Right from the start of the planning for a new office building, the planners attached great importance to an attached restaurant. The location was named "Ratskeller" at the start of planning. The first tenant of the Ratskeller was a Mr. Bonnemann, previously the innkeeper of the inn “Zum Bahnhof”, today's seat of the Aplerbeck police station. The gastronomy in the Ratskeller was rather sluggish from the beginning and over the years. By the outbreak of the First World War in 1914, the Ratskeller already had its fourth tenant. In 1918 operations were temporarily suspended. The First World War was followed by the occupation of the Ruhr area by French and Belgian troops, which also had a detrimental effect on the gastronomy in the office building. The occupying power set up a sergeant's kitchen in the Ratskeller to supply their troops. After the occupation of the Ruhr came to an end, the tenant changed again. From this time on, including during the Second World War until the beginning of the 1990s, the restoration was maintained almost continuously. After that, the tenants increasingly changed, and the catering trade had to close at times.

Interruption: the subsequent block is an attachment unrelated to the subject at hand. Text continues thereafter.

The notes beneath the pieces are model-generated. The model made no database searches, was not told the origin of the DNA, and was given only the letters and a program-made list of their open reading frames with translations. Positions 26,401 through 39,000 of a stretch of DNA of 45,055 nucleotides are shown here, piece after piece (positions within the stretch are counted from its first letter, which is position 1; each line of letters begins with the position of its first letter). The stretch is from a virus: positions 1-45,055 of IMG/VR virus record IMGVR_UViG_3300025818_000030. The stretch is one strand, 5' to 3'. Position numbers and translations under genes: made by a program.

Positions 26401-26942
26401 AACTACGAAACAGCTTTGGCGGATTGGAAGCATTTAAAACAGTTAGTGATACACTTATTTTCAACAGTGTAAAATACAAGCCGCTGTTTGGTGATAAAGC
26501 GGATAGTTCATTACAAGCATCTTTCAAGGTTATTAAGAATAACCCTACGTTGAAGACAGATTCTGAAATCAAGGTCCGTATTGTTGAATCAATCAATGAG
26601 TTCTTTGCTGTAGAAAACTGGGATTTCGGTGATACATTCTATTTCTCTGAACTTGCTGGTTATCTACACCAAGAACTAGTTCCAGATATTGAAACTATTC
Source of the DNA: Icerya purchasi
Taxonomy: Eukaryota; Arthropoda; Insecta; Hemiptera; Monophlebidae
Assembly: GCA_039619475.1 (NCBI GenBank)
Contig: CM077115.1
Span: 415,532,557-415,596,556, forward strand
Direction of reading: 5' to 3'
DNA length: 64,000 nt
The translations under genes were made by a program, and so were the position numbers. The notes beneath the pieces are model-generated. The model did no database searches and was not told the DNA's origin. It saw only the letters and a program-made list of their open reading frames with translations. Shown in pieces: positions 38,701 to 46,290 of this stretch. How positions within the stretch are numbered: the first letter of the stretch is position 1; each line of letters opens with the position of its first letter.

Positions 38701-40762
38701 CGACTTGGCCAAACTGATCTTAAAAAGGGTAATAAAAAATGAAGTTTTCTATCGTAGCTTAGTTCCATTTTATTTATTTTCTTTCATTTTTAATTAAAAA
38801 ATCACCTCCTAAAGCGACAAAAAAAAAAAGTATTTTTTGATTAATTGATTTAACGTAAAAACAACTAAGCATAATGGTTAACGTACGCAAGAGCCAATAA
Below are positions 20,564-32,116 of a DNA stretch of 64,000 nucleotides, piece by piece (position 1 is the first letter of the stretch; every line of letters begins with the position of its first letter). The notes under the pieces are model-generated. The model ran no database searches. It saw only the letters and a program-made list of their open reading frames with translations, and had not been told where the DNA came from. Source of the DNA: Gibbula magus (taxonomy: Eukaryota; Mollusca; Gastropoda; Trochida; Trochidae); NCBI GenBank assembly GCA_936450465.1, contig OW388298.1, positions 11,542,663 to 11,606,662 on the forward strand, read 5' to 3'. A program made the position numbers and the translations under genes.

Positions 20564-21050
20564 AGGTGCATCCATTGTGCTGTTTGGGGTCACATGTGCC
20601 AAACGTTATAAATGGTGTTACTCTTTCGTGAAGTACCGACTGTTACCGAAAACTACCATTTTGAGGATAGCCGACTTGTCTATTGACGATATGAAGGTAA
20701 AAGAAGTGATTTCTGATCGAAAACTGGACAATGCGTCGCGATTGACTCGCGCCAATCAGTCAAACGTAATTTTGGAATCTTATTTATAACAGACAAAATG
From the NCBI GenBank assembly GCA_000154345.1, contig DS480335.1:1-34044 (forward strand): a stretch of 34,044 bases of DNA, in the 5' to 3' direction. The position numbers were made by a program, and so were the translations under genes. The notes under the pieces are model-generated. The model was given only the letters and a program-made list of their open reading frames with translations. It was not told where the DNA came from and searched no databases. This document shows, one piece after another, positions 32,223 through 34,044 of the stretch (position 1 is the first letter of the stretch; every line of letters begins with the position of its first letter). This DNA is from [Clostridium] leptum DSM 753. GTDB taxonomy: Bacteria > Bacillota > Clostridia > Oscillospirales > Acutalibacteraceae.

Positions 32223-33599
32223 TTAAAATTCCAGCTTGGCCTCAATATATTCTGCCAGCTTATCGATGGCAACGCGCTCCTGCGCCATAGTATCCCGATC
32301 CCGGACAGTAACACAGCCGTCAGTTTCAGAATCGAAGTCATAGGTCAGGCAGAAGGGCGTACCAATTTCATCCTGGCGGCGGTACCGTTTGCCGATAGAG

The Ratskeller is currently managed.

Renovation of the building

An extensive renovation of the structure took place from 2004 to 2005. In order to ensure access for people with disabilities and to meet the existing fire protection requirements, an elevator in combination with an escape staircase was added to the building. The old building was also adapted to current fire protection requirements.


  • Wolfgang Noczynski: 100 years of trams in the Aplerbeck office . Gustav Kleff, Dortmund-Aplerbeck 1998.